For some, Lord of the Flies is held in high regard as a literary masterpiece within the classic novel canon. For others, the mere mention of it evokes memories of school classrooms, revision guides and exam essay questions on human brutality, sending shivers down the spine. Renowned for their inventive, award-winning productions Regent’s Park Theatre’s adaptation has garnered wide acclaim since its original sell-out performance in 2011 so, could this retelling of Golding’s challenging study of human nature break away from the endless discussion and analysis and breathe new life into the story?
First impressions are excellent: Jon Bausor’s stunning set comprising of the wrecked fuselage of an airplane lying on a bed of scattered luggage debris, certainly gives the 'wow' factor on entering the auditorium. Combined with atmospheric lighting from flickering emergency exit lights and a subtle rumbling soundtrack; this is a desolate yet cluttered setting; full of uncertainty and impending danger and with it comes that thrilling sense that you are about to witness a truly theatrical spectacle.
The performances are strong across the board with the young company evidently giving their all in a highly energetic and physically demanding performance. The skill and dedication to the performances are inscrutable. Kate Waters’ complicated fight choreography and the general movement direction is stunning; particularly when blending together scenes happening simultaneously on different parts of the island. And, bringing in contemporary references – including a selfie stick and 3G – adds a worrying realism to the violence portayed. Yet sadly, the early promise is short-lived and all too often the set and lighting design draw the attention more than the action onstage.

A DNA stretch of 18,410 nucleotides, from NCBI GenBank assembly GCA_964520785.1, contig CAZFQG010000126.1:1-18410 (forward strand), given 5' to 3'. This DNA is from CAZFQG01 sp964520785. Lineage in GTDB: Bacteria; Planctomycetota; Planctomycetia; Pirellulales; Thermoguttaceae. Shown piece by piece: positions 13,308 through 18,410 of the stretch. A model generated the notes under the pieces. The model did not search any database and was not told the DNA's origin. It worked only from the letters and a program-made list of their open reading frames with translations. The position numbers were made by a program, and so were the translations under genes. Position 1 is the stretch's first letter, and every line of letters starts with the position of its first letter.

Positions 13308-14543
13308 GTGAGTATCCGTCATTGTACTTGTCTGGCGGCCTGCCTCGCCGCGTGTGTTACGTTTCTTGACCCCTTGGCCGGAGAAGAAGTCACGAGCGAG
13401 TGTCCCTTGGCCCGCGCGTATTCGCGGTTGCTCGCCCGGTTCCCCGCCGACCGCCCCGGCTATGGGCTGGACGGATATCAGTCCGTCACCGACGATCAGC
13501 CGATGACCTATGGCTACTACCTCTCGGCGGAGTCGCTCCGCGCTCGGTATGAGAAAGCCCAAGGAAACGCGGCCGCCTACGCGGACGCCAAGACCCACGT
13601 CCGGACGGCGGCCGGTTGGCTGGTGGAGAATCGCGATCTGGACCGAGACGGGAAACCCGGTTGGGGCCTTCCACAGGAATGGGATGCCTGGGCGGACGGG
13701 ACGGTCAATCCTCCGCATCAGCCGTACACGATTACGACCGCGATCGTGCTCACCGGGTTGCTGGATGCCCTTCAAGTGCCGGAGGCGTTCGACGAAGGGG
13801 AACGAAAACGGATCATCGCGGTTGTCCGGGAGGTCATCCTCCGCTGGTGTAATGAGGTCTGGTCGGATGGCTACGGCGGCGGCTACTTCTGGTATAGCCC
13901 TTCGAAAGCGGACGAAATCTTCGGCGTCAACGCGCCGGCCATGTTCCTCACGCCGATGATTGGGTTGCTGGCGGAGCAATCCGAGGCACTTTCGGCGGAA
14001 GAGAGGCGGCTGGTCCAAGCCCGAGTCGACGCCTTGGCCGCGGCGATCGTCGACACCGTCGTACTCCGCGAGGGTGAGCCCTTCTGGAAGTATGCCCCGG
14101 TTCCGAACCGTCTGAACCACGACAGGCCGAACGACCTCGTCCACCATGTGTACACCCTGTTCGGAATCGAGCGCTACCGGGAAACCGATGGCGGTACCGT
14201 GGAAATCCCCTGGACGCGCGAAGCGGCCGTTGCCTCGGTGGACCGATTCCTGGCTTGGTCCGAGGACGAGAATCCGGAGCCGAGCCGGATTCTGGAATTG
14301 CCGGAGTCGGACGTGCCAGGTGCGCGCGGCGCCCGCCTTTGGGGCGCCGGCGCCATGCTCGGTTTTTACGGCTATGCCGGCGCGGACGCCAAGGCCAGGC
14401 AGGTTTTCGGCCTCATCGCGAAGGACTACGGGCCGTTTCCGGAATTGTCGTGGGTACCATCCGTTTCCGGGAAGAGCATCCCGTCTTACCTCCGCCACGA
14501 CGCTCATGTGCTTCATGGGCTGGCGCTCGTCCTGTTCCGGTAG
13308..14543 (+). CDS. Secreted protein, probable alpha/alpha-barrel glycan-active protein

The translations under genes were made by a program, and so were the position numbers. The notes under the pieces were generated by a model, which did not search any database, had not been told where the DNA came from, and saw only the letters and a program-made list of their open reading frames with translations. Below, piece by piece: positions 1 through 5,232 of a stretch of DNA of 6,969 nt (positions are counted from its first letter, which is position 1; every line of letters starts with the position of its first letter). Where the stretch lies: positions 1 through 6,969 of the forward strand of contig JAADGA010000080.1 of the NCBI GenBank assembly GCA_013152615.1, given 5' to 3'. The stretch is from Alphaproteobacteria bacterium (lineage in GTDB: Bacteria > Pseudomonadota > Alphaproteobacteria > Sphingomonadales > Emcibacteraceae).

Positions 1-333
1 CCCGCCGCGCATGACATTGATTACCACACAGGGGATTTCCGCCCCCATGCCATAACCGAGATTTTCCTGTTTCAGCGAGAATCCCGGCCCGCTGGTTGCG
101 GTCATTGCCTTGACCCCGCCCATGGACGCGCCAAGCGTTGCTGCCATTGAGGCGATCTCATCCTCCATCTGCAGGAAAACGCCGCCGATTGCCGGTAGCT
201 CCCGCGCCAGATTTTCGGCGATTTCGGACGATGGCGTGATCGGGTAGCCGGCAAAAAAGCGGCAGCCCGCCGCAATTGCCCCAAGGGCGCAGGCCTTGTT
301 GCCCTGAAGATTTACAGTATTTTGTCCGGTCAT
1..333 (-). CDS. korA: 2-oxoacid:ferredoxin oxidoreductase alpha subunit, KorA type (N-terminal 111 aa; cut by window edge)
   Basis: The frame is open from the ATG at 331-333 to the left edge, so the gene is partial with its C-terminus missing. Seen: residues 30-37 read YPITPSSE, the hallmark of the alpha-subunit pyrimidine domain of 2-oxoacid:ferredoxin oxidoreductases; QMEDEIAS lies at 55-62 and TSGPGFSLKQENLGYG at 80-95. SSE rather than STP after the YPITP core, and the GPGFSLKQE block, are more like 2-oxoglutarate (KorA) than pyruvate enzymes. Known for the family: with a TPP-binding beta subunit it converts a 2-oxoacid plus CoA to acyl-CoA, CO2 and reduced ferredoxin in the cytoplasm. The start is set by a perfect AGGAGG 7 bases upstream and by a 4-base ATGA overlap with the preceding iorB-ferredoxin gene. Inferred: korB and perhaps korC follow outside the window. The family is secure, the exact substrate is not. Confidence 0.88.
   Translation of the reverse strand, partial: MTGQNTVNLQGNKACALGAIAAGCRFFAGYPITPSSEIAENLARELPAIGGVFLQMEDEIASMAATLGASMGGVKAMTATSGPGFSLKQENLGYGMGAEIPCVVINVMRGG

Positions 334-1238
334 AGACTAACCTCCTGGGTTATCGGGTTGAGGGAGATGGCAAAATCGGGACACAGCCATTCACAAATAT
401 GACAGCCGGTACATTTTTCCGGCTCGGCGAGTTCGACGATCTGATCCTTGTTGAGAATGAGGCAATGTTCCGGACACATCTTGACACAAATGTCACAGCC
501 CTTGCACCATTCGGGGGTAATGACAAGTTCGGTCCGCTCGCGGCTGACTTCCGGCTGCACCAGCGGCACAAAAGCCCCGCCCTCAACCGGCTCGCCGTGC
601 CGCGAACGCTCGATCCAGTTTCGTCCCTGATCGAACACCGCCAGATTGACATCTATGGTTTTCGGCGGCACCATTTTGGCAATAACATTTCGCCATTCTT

The problem lies in the overall rhythm of the show. Although far from lacking in pace; the production races along so quickly that it is sometimes too chaotic to follow. As a snapshot of laddish behaviour turned to gang warfare it succeeds, but it lacks enough moments of light and shade which allow the audience to compute and reflect on the key dramatic moments or enables tension to build. Instead of shocking and disturbing, the almost constant bombardment of noise and chaos numbs the audience and consequently any connection and empathy with the characters is reduced.
This stems from the early moments of the production, where the script barely allows for basic character development of each individual before launching into the fight action. With only sparse introductions to cling to, the audience struggle to form any attachment with the boys in the story. Those who are given more early development stand out and there are strong, engaging performances from Anthony Roberts (Piggy), Keenan Munn-Francis (Simon) and Freddie Watkins (a brilliantly repulsive Jack), while David Evans steals the show as tiny Perceval taking refuge with his teddy bear in a suitcase. Yet there are others on stage giving as much of a committed performance who, unfortunately, become lost in the melee. This is perhaps intentional in demonstrating the loss of identity that comes to the boys as the play develops, yet without the initial establishing of all of the characters in the first instance, the effect is unclear and loses its impact.
Any staging of this disturbing tale is never going to provide a cheerful evening at the theatre but the promise of a gripping drama, a superb setting and the colossal effort by the company onstage here is unfortunately let down by flaws in the script and direction. It is a production not without merit, and would no doubt be of benefit to anyone currently studying the text, but go without analysis in mind.
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